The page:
Photos courtesy of the 2007 Shared Summits Expedition to K2.
An interview with Nick Rice
*These interviews are a continuation of the article “Courage on K2” (No. 270, October 2008), which detailed the events of August 1-2, 2008, when 11 people were killed by icefall, avalanches, falls, and causes unknown on the upper reaches of K2, the world’s second highest mountain.
Alpinist Nick Rice, 23, of Hermosa Beach, California, was at K2’s Camp 4, (ca. 25,000 feet) on August 1, when the tragedy began. For several days, he was one of the few sources of information about the unfolding accident—the deadliest since the first ascent of the 28,251-foot mountain almost 55 years ago. Climbing as member of the French expedition, Rice had started toward the summit early that morning but turned back because of impending frostbite. Later that day, icefall severed the fixed lines, trapping a score of climbers at around 27,200 feet, in the “death zone.” If Rice had continued upward, he very likely would have been trapped, too. A minor mishap that morning—spilling water on his socks—followed by good judgment later may be what saved him.
Tell me about your socks.
I awoke around the same time as everyone else—between 1 and 2 a.m.—but I needed to melt water in the big tent and had to wait for people to clear out of it. While I was melting the snow, I spilled a whole pan of water in my tent, which got all over my socks (which were, of course, my only pair). I had to wait in my sleeping bag for two hours for them to dry. When I started at 4:30, my hands were already frozen from everything I was touching in the tent. After going for about an hour and a half, my fingers hadn’t warmed up and I was worried about frostbite. I didn’t want to lose my fingers trying to reach the summit, and I figured I could try for it the next day, since the weather window was supposed to hold. I turned back to camp and slept in my tent for a couple hours.
How did other climbers’ preparations go that morning?
When everyone was getting ready, it seemed chaotic. There was lots of yelling, there seemed to be problems distributing the gear. I heard from the Americans who had gone up a bit earlier that Wilco [van Rooijen, of the Netherlands] was yelling for more rope to be taken.
When did you learn about the first two fatal falls?
Later that morning, the Americans returned to camp after turning around at the Bottleneck. Then one of the Italians, Roberto, yelled, “Accident!” from his tent. That was when the Serbian [Dren Mandic] fell. Eric Myers started organizing a rescue until we found out he had died. Meanwhile, [Jehan] Baig [the Pakistani high-altitude porter] had started heading down from the Bottleneck and fell after being recruited to help bring down the body of Dren. He maybe had cerebral edema—that morning, it took him a half hour to put crampons on, and he also had spent only two weeks in basecamp and maybe wasn’t that well-acclimatized.
On summit day, did it bother you to head up alone?
Actually, I almost always climb alone, especially on summit days. On 8,000-meter peaks, people may be a team at the beginning, but on summit day, it’s each man for himself. I don’t mean that in regard to rescues—there, everyone should help everyone else—but in regard to the very different paces people have. Often people don’t even rope up, even in dangerous areas, because it just slows everyone down.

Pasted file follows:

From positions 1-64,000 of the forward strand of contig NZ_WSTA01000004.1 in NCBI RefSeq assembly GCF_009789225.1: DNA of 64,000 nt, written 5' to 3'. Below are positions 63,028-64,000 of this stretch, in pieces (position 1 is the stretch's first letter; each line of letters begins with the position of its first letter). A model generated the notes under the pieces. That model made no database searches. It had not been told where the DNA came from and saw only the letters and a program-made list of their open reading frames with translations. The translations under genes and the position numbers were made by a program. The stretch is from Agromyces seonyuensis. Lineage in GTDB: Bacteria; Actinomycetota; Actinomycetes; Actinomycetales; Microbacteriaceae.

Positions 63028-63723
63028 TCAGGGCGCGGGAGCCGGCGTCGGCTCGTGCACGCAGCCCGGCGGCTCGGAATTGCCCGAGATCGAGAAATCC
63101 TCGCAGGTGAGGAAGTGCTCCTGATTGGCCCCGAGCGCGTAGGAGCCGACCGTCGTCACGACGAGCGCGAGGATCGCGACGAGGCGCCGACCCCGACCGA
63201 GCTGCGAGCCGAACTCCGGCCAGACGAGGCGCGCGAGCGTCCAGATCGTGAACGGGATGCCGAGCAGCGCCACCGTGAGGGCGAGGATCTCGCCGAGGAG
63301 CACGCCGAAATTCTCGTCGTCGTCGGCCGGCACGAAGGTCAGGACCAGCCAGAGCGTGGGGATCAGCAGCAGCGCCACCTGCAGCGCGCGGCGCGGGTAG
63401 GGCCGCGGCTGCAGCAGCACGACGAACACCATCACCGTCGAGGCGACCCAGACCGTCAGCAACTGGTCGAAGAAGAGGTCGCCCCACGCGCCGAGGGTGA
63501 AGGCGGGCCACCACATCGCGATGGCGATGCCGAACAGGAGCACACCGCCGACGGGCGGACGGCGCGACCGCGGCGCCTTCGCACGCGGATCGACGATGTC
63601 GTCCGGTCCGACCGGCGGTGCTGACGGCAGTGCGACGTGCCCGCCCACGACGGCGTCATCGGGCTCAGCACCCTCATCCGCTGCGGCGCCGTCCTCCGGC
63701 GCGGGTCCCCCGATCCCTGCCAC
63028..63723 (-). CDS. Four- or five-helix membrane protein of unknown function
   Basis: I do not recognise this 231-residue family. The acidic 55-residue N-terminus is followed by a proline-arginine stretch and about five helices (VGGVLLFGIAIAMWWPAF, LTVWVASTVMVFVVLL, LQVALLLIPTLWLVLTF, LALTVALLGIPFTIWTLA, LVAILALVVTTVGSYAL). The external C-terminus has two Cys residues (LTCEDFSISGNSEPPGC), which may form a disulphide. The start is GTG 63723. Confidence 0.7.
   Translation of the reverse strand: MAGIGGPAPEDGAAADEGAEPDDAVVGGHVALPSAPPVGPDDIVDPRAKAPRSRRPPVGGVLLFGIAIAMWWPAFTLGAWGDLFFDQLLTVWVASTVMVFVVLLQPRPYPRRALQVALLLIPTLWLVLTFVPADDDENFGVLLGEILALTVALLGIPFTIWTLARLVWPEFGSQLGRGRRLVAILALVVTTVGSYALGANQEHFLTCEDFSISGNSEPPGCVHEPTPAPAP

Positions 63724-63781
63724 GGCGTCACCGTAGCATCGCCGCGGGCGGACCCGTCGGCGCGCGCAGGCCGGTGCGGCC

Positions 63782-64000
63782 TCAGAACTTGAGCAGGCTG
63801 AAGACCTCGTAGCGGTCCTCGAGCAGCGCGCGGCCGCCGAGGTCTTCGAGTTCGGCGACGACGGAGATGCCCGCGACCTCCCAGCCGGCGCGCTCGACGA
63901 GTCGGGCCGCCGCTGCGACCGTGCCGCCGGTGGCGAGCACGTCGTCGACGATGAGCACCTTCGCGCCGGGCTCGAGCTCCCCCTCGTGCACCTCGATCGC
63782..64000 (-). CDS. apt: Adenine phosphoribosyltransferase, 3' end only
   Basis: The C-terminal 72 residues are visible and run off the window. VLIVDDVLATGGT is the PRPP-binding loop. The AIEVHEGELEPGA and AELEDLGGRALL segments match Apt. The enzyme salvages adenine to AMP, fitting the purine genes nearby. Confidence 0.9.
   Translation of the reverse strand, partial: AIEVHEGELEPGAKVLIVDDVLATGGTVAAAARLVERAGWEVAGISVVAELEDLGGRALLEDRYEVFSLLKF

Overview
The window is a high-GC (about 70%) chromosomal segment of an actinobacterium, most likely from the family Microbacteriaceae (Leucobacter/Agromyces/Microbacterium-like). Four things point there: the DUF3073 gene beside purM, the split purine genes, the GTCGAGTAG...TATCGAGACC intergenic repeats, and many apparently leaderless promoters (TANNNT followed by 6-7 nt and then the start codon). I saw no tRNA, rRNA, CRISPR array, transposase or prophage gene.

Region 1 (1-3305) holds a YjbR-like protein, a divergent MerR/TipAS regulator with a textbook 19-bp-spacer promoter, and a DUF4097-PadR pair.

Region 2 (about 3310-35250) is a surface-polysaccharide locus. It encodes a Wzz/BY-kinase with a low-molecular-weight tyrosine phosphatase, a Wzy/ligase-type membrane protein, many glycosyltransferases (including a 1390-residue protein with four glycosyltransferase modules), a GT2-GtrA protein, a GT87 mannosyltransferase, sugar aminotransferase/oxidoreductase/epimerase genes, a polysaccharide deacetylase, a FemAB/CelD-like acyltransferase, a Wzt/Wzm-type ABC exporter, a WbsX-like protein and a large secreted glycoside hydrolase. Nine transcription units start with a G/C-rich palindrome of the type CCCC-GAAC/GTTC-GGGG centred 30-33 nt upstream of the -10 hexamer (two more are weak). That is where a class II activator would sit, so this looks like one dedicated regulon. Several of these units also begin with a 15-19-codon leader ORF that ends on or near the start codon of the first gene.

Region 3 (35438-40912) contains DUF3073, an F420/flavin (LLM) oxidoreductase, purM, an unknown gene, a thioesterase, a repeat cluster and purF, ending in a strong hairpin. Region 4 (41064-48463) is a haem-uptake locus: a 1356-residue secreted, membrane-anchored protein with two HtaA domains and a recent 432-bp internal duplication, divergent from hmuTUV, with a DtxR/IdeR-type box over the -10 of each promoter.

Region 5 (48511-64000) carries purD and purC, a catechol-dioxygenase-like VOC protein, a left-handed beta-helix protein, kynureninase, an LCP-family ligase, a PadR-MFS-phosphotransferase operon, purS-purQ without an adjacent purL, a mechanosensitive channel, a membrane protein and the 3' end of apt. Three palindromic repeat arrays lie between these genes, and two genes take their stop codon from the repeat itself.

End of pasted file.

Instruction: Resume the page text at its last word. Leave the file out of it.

What made you decide to leave Camp 4 and descend to Camp 3 (ca. 23,500 feet)?
After the Serbian fell, I decided it was time to go down. I’m young, and the mountain will wait for me—the risks seemed too great that day.
What was the descent like?
I was so tired [from being at that elevation so long]. I’d rappel two rope lengths, and even that would empty my lungs. I’d have to rest for a couple minutes. I reached Camp 3 five hours later and stayed there. On August 2, I descended to Camp 2 [22,000 feet]. There, I got an SMS from my mom telling me about a huge icefall. She said many climbers were stuck above the Bottleneck. As I continued down to basecamp, I expected grim news, since the stranded climbers didn’t have shelter or deep snow to bivy in.
After that SMS message, what were your thoughts as you headed to basecamp?
As a defense mechanism, I put aside the emotions and focused on the descent. The snow had turned into sugar, water covered the ice, and rocks were spraying down the route. They sounded like bombs. At one point, rappelling, I even swung out over the route because a piton popped. The route had become very dangerous and unstable, and I needed to focus on that and not add another body to the day.
Will you go back to K2?
I just received a photo from the summit, and it made me want to go back. I had less than 24 hours left to the top. It’s painful to invest two months for a summit and not get it. Since I was a kid, I’ve always dreamed about K2. And I don’t like to leave things unfinished—that seems like giving up. Getting to the top would be like putting a book away.
What do you think of the finger-pointing going on?
Basically, numerous little things went wrong, and they all came together to produce a very hazardous situation. People like Wilco are blaming the high-altitude porters, but if you look at it, if he was depending on porters and Sherpas to fix the route to the summit, Wilco should have turned back when the lead high-altitude porter turned back at Camp 2 [22,000 feet] because of altitude sickness.
Also, everyone should have a turnaround point. But there’s a herd mentality that sets in. If there are 10 other experienced climbers still going up, you think it must be OK. The 8,000-meter peaks cloud your judgment, and you don’t stick to your own turnaround time.